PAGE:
Decreased immunocompetence in the mammary gland, for instance in the peripartum period, predisposes cows to develop mastitis. In order to ameliorate the immune reactivity of the mammary gland, different strategies have been investigated. Diets can be fortified with minerals and micronutrients. These potentiate the activity of immune cells (such as Se and Vit E) and act as antioxidants (Vit A, Zn, Cu) to protect against the toxic effects of Reactive Oxygen Species (ROS) [75,76]. Another strategy consists in the administration of recombinant cytokines; for example, Granulocyte-Colony Stimulating Factor (G-CSF) results efficacious in the recruitment and differentiation from bone marrow reserves of a high number of polymorphonuclear leukocyte (PMN), as well as in the enhancement of their action at calving, which underlies a major reduction of mastitis prevalence [77]. Finally, vaccines were developed to prevent the insurgence of new infections and reduce the tissue damage induced by pathogens. The controversial results of different types of vaccines have cast doubts on this strategy [78]. It can be argued that merely using vaccines shows poor efficacy, which suggests their association with sanitary measures such as milking hygiene, teat dipping, confinement, and culling of chronically infected cows [79].

3.1. Epigenetics and Trained Immunity: Implications for the Control of Mastitis

Recently, evidence demonstrated that the innate immune system has the capability to develop “memory”, once attributed only to adaptive immunity. Innate immune memory is known as “trained immunity”. Studies show that the innate immune system can modify its response after the first encounter with both infectious and non-infectious stressors [80]. This is reminiscent of the cross-protection observed following different pathogen infections, described previously [81]. The peculiarities of trained immunity consist of the involvement of specific cell types (monocytes, macrophages, NK cells, innate lymphoid cells, ILC) and in epigenetic mechanisms that induce long-lasting adaptation. As a result, these cells remain highly responsive versus non-specific insults after the first recognition of a stressor [80]. In trained immunity, innate immune cells undergo epigenetic re-arrangement, leading to gene- or locus-specific changes in their chromatin profiles after a previous stimulation [80]. The major epigenetic mechanism active in trained immunity is histone modification with chromatin reconfiguration but other processes such as DNA methylation, modulation of microRNA, and long noncoding RNA expression seem to play a role [82]. This provides a transcriptional profile that modifies signaling and metabolism of innate immune cells [80]. Evidence of trained immunity is also described in dairy cows. Mammary epithelial cells stimulated with either Lipopolysaccharides (LPS) or Pam2CSK4 (two TLR ligands) develop endotoxin tolerance by epigenetic mechanisms; this response protects mammary tissues by enhancing the expression of beta-defensins and membrane protectors (Serum Amyloid A3 SAA3, Transglutaminase 3 TGM3) and down-regulating the expression of proinflammatory cytokines (TNF-alpha, IL-1beta) at a subsequent challenge [83]. This suggests that priming epithelial mammary cells with PAMPs induces a protective status by dampening exaggerated inflammation and enhancing bactericidal activity in a subsequent infection.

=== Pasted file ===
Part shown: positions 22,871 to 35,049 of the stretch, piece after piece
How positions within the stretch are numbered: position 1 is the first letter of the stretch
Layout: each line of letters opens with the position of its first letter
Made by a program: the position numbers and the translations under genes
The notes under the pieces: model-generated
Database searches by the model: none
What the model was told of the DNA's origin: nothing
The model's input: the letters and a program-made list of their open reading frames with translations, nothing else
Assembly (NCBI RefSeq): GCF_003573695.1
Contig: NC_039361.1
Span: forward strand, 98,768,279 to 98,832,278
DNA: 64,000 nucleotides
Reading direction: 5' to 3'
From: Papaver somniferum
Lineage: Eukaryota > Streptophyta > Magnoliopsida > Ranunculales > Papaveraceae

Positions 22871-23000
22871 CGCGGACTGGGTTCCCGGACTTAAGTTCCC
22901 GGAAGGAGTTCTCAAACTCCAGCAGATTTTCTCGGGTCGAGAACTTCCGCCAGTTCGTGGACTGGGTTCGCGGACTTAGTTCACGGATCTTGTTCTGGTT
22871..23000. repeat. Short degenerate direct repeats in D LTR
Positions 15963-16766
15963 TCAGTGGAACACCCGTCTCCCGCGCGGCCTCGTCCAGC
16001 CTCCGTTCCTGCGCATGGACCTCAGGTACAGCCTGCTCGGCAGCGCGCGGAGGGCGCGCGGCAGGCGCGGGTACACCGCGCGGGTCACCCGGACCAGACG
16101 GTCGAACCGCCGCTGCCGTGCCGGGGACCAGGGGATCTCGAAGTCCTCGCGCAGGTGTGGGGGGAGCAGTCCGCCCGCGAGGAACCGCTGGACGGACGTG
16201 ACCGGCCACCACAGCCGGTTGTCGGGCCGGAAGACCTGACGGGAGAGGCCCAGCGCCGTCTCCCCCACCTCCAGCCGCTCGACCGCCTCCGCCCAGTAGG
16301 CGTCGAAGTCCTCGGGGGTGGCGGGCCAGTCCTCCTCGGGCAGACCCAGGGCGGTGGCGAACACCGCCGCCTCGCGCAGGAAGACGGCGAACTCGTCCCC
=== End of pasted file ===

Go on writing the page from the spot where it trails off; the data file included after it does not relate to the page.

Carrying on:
Trained immunity needs to be dissected to better understand its relevant subtended mechanisms. The identification of epigenetic changes increasing immunocompetence should be conducive to a promising mastitis control strategy. Furthermore, trained immunity in the mammary gland could be helpful in the design of efficacious vaccines combining both memory of adaptive immunity and “trained” innate responses.

3.2. The Milk Microbiome and the Mammary Gland Health

The bioactive molecules in milk play an integral role in training the immune system of recently born animals. The intestinal equilibrium of newborns is maintained by a synergistic relationship between antimicrobial peptides, lactoferrins, lysozymes immunoglobulins, and oligosaccharides [84,85]. The nutrient-rich ecosystem of milk allows growth of a wide range of microorganisms [41,86]. These microorganisms may contribute to the development of neonate gut microbiota, interact with the immune system, and regulate inflammatory responses and infection susceptibility [87].
Inflammation of the mammary gland, mastitis, is a response to intramammary infection, metabolic disorders, and trauma. Intramammary infection often occurs from the passage of pathogens beyond the teat canal [62], activating immune responses. Several factors can trigger mammary gland defenses against pathogens [88]. Commensal microbiota residing in the udder [41] may govern mastitis susceptibility. Bacteriocins produced by certain non-aureus Staphylococci (NAS) and Corynebacterium species colonizing the teat apices and teat canals may inhibit growth of major mastitis pathogens [89]. Within complex ecosystems, ecosystem diversity can increase resiliency against an influx of external species by supporting favorable interactivity [90]. The complexity of microbe to microbe communications concerning the functional properties of the mammary ecosystem are difficult to understand. It is essential to identify those bacterial species in the milk microbiota that contribute to mammary homeostasis and mastitis pathogen susceptibility [91]. While exploring milk microbiota diversity in relation to udder health, studies have shown a connection between dysbiotic microbiota and mastitis incidence [48,92,93,94]. In clinical versus non-clinical milk samples, clinical sample microbiota had reduced richness and evenness [48,93]. Despite these studies, much remains unknown concerning the ability of commensal microbiota to maintain mammary gland balance and modulate mastitis susceptibility. Derakhshani et al. [91] provided new insight into bacterial community composition and structure, which inhabit the mammary gland. This study shows the possible relationship of bacterial taxa with the inflammatory status of the udder. The identification of that possible hub species and candidate foundation taxa were associated with the inflammatory status of the mammary gland and/or future incidences of clinical mastitis.